Buhari to Inherit Out-Going Administration Debt of $18 bn

There strong indications that the Goodlock Jonathan Administration billed to exit office latest by May 29 will definitely a whooping $18billion debt behind for the Buhari Administration to shoulder. With this in mind, it is confirmed that Nigeria’s economic,woes which started with the crash of oil price at the international market will continuing till the end of the year and beyond.
The Federal Government’s debt has risen by $18.40 billion (N3 trillion) in the last four years, according to the analysis of a Debt Management Office document.
The government also spent about $21 billion to service both foreign and domestic debts from 2010 to 2014, the DMO data revealed.
The debts were incurred to pay salaries and meet overheads at a time the economy was not in a recession.
According to the document, domestic debt consumed larger part of the amount spent by the government to pay interest on securitized debts.
The domestic debt servicing accumulated to $20.9 billion (N3.26 trillion) while the external debt servicing hit above a billion dollars.
In 2010, the federal government serviced the debt with $2.7 billion; 2011 with $3.78 billion; 2011 with $3.78 billion; 2012 with $4.92 billion; 2013 with $5.40 billion; and 2014 with $4.65 billion.
Records obtained from the Debt Management Office by Daily Trust revealed that Nigeria’s total public debt (external and securitized domestic debt of the federal government alone) has grown by $18.40 billion (N3 trillion) within the four years under focus.
In 2010, debt was $35.09 billion; 2011, $41.55 billion; 2012, $48.49 billion; 2013, $54.54 billion; and 2014, $53.49 billion. The current debt profile was a little higher than it was 10 years ago (2004) before Nigeria secured debt relief from the Paris Club.
In 2004, prior to the Paris Club debt relief, Nigeria’s overall debt stock was $46.2 billion which is $7.29 billion less than the current stocks.
In 2004, the external debt stood at $35.9 billion while the stock of the domestic debt amounted to $10.3 billion resulting in a total of about US$46.2 billion or 64.3 percent of GDP.
The document explained that the domestic debts are from securities such as Government Bonds, Treasury bills, Treasury Bonds, Development stock, Promissory Note.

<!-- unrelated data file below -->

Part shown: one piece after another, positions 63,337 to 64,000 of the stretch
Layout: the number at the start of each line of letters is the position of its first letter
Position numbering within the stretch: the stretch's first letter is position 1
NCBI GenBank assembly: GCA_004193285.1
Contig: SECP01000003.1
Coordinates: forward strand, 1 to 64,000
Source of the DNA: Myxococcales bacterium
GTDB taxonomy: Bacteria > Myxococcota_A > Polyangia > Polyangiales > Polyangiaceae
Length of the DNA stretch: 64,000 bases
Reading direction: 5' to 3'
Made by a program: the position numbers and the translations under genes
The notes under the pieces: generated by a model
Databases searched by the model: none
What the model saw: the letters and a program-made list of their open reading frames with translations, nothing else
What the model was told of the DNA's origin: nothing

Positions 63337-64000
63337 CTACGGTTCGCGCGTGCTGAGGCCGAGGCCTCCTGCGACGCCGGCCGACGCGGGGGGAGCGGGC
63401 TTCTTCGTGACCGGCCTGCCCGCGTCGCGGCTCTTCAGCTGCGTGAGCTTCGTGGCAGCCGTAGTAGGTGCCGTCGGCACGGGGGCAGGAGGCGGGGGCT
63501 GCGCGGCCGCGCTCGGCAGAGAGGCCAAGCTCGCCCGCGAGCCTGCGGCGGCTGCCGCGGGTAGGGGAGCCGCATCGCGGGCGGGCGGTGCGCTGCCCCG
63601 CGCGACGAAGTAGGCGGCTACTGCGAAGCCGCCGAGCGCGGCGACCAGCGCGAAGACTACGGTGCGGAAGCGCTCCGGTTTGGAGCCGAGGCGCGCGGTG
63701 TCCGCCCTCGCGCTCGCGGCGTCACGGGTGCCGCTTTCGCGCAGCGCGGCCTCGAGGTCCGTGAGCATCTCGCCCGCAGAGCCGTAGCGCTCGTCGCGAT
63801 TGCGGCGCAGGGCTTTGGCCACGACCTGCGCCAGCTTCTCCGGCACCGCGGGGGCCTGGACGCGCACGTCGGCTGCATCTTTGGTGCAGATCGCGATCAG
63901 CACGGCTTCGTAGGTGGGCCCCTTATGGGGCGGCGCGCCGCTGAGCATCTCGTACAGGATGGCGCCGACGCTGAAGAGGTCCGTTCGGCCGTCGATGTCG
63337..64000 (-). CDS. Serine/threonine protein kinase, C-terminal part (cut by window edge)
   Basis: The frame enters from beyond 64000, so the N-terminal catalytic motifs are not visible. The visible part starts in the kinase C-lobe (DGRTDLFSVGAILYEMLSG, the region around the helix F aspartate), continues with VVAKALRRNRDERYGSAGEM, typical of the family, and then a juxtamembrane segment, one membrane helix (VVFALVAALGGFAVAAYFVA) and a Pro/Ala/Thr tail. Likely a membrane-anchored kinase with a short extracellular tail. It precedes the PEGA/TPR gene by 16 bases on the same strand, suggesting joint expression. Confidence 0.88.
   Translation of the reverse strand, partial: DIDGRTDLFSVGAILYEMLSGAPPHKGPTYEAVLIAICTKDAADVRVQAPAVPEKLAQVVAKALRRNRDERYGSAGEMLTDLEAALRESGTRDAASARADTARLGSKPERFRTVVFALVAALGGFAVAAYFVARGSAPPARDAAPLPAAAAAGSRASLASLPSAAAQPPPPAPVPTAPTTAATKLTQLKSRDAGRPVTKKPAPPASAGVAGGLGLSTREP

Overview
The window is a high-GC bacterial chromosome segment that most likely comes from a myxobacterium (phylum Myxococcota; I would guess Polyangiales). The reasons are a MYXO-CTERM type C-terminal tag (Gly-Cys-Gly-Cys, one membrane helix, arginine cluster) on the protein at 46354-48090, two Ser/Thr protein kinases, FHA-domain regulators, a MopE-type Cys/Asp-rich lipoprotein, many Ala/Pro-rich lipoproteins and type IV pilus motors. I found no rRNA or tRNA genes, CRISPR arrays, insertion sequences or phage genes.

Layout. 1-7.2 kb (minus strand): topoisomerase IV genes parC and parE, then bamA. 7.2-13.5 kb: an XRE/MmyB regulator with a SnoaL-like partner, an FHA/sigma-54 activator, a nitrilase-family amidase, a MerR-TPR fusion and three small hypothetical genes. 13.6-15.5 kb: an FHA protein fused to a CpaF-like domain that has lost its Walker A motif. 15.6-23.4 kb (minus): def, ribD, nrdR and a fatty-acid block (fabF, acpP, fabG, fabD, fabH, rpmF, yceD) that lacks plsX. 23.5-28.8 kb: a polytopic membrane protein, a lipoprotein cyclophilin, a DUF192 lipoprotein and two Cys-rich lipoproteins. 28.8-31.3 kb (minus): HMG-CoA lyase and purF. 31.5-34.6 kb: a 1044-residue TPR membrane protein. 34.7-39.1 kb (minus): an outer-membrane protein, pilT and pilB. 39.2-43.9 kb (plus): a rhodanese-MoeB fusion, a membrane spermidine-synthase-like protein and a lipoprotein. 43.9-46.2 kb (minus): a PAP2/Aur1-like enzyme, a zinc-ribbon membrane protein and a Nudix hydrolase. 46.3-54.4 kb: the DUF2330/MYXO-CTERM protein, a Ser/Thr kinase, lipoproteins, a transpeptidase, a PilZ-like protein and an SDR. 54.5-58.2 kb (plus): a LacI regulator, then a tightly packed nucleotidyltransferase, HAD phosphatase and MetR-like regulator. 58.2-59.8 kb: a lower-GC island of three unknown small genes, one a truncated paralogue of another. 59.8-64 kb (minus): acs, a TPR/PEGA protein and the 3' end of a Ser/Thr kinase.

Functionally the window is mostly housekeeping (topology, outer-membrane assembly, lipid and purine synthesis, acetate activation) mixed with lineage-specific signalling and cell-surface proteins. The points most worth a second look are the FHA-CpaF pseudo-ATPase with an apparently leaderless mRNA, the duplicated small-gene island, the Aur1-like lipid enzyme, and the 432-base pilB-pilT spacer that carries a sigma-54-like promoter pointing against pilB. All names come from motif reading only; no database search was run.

The DMO said the increment was due to the additional borrowing from both external and domestic sources.
On the increase in the external debt, DMO said it was due to additional disbursements of existing loans and issuance of Eurobonds.
While on the domestic side, the debt managers said it was due to part funding of budget deficits and refinancing of maturity obligations.
However, an economist who wants his identity protected said the high domestic debt accumulated due to the high interest paid on some of the securities issued by government.
He blamed the financial situation on finance ministry’s poor planning and reliance on bonds at very high yields just to finance recurrent expenditure.
He said the banks were no longer engaging in any productive ventures but relied on governments’ treasury bills and bonds which gave them at least 13 percent yield at ease.
According to him, there is no serious country that will give as high interest rate on its securities as that, except Nigeria.
“This is why government is spending so much in servicing debts through the nation’s budget and leaving capital expenditure with almost nothing. This is unsustainable; there is no serious economy that will rely on securities to meet its recurrent expenditure,” he added.
Niyi Ayoola-Daniels, president, International Institute of Petroleum, Energy Law and Policy (IIPELP), Abuja, on his own, said spending such amount on servicing debts was unacceptable and not sustainable.
“Government should as matter of urgency take more immediate measures to collapse this figure to one trillion. One of the greatest challenges facing the budget office of the federation is how to rebase expenditure profile to suit revenue profile” he added.
According to Ayoola-Daniels it is wrong to use debt to finance consumption. “You may use debt to finance production but not consumptions,” he said.
A professor of Economics and Director General of the West African Institute for Financial and Economic Management (WAIFEM), Akpan Hogan Ekpo, said the high debt profile was worrisome particularly given the declining oil revenues, the major source of revenue for government.
“What is worrisome is that, the debts were incurred to pay salaries and meet overheads when the economy was not in a recession,” he said
He added that the rising domestic debt calls for a moratorium on borrowing to finance recurrent expenditure.
“We need to know the status of infrastructural development which enjoyed intervention fund (debt) from government, among others.
“It is clear that the system had no concrete fiscal buffers. The system must drastically reduce wastages, block leakages and be innovative in raising revenue outside oil.”
“When we borrow to finance unviable projects, we are putting the future generation of Nigerians in debt. Let us not allow the future generation to abuse the current ones even when they are in their graves,” he said.

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